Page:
There is no one-size-fits-all cellular network used across the world, and trying to understand how cellular technology works across all the different uses cases is difficult, if not impossible, in a short blog post. So, rather than trying to understand every possible standard, this article will focus solely on LTE networks. Fortunately, competing standards and implementations are roughly similar and we can extrapolate any lessons learned about LTE to other cellular networks without much difficulty.
The Long Term Evolution (LTE) Standard
LTE is a redesign of the 3G standard to satisfy the demand for low latency data transmission. The redesign includes:
- An IP address based core network
- A simplified network architecture
- A new radio interface
- A new modulation method
- Multiple input, multiple output radios (MIMO) for all devices
Together, these improvements lower latencies and increase throughput throughout the network. These improvements also imply that an LTE network is not a simple upgrade to an existing 3G network. LTE requires new hardware and operates on a separate spectrum from the 3G network.
One way that LTE simplifies the network architecture is by consolidating the logic for how a device connects to the network into a single component — the Radio Resource Controller. This component tracks the connection state of a device and allocates radio resources to a device so that it can send and receive data over the network. In LTE, the RRC is the “brains of the operation”.
The Radio Resource Controller (RRC)
Ethernet makes the assumption that a node is always connected to the network and can simply send or receive data at any time. With mobile, this assumption is flawed — keeping the radio active at all times is simply too taxing on the battery. Furthermore, a mobile network may have significantly more active users than a home network, increasing the possibility of a collision should everyone be sending or receiving data at the same time. The Radio Resource Controller (RRC) is a solution to these problems. The RRC is a central piece of infrastructure that schedules the connection between devices and the network. It schedules who uses the network, and when they can use it, allocates bandwidth to each user, mediates the signal power used to communicate, negotiates the power state of each device, and more.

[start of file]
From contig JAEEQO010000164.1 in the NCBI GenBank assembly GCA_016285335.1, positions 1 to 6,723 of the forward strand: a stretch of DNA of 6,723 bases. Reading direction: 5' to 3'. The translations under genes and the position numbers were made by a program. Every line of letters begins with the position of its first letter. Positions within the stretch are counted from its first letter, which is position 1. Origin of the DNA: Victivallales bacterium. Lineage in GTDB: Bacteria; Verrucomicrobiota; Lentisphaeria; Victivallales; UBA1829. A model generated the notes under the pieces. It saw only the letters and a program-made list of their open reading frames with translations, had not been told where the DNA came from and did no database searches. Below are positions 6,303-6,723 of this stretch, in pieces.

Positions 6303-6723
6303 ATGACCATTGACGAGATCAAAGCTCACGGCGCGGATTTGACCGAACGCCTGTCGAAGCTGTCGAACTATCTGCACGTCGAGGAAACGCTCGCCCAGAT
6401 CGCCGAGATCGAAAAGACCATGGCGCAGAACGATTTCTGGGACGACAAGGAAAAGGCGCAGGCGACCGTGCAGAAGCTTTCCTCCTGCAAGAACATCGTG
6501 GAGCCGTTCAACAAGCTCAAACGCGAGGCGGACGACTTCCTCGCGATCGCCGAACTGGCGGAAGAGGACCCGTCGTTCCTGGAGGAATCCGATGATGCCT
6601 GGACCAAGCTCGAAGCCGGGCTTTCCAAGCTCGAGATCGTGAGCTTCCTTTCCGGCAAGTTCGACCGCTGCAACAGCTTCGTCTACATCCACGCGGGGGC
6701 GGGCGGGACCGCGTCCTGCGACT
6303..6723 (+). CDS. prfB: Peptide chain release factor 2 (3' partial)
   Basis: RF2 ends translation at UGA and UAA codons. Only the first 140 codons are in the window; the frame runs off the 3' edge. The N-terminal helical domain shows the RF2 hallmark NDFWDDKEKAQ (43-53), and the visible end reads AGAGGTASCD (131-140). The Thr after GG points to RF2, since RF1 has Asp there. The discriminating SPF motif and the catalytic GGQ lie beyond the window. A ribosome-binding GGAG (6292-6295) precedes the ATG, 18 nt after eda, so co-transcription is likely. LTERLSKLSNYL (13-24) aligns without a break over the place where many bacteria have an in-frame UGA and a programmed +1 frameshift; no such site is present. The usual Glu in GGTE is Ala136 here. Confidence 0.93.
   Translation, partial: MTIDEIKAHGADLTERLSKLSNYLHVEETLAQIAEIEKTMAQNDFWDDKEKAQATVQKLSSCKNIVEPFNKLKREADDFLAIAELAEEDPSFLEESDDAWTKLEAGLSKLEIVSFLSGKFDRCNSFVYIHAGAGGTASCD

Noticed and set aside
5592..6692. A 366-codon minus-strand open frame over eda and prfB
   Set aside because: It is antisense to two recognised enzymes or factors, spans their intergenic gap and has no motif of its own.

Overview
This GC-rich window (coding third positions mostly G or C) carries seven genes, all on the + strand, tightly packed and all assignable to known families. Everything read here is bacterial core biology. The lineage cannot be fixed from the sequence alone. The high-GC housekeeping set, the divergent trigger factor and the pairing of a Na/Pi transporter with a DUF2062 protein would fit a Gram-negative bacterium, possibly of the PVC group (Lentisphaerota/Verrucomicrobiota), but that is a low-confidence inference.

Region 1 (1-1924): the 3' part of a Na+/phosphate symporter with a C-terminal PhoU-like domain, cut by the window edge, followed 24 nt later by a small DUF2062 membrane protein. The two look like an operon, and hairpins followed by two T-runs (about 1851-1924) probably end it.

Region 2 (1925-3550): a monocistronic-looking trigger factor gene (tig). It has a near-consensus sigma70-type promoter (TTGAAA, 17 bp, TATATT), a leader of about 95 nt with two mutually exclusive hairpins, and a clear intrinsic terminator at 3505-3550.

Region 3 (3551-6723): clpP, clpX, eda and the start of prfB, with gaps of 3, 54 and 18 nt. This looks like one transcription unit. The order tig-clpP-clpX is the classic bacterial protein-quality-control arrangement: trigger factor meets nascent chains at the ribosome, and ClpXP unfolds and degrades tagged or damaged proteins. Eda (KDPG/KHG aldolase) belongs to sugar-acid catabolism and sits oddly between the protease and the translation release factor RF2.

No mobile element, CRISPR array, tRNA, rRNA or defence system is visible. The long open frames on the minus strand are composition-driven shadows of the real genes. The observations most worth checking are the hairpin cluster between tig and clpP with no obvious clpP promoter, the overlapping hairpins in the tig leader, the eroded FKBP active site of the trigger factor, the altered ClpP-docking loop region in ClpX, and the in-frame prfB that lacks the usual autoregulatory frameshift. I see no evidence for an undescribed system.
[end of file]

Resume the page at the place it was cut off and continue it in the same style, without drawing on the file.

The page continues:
The state of an LTE device on the network is decided by a state machine algorithm defined by the LTE specification and implemented by the RRC. Every LTE network uses the same state machine (but may vary the parameters that trigger a state change to fine tune their network). When a device is connected to the network, the RRC sets the device status to either idle or connected.
- RRC Idle
- Device radio is in a low-power state (<15 mW) and only listening to control traffic. No radio resources are assigned to the client within the carrier network. RRC Connected
- Device radio is in a high-power state (1000–3500 mW) while it either transmits data or waits for data, and dedicated radio resources are allocated by the radio network.
When the device is idle, it is only listening to control channel broadcasts, such as paging notifications of inbound traffic. When it is connected, the network has set aside dedicated radio resources for the device. An interesting consequence of this state machine assignment is that a device in the idle state cannot send or receive data — it first has to listen to broadcast control traffic from the RRC and request to be moved to the connected state. Once the device is in the connected state, there is a context (somewhat similar to a web browser session) established between the device and the network, and data can be transferred. After a timeout period where no data is sent or received, the device is transitioned back to the idle state.
When the radio is in the connected state, it requires a large amount of power. To use this power more efficiently, there are multiple possible sub-states a device can be in.
- Continuous reception
- The highest power state. Used when a network connection has been established and radio resources have been allocated to the device. Short Discontinuous Reception (Short DRX)
- A network connection has been established, but no radio resources have been allocated to the device. Long Discontinuous Reception (Long DRX)
- A network connection has been established, but no radio resources have been allocated to the device. The period to poll for new status updates is longer than Short DRX.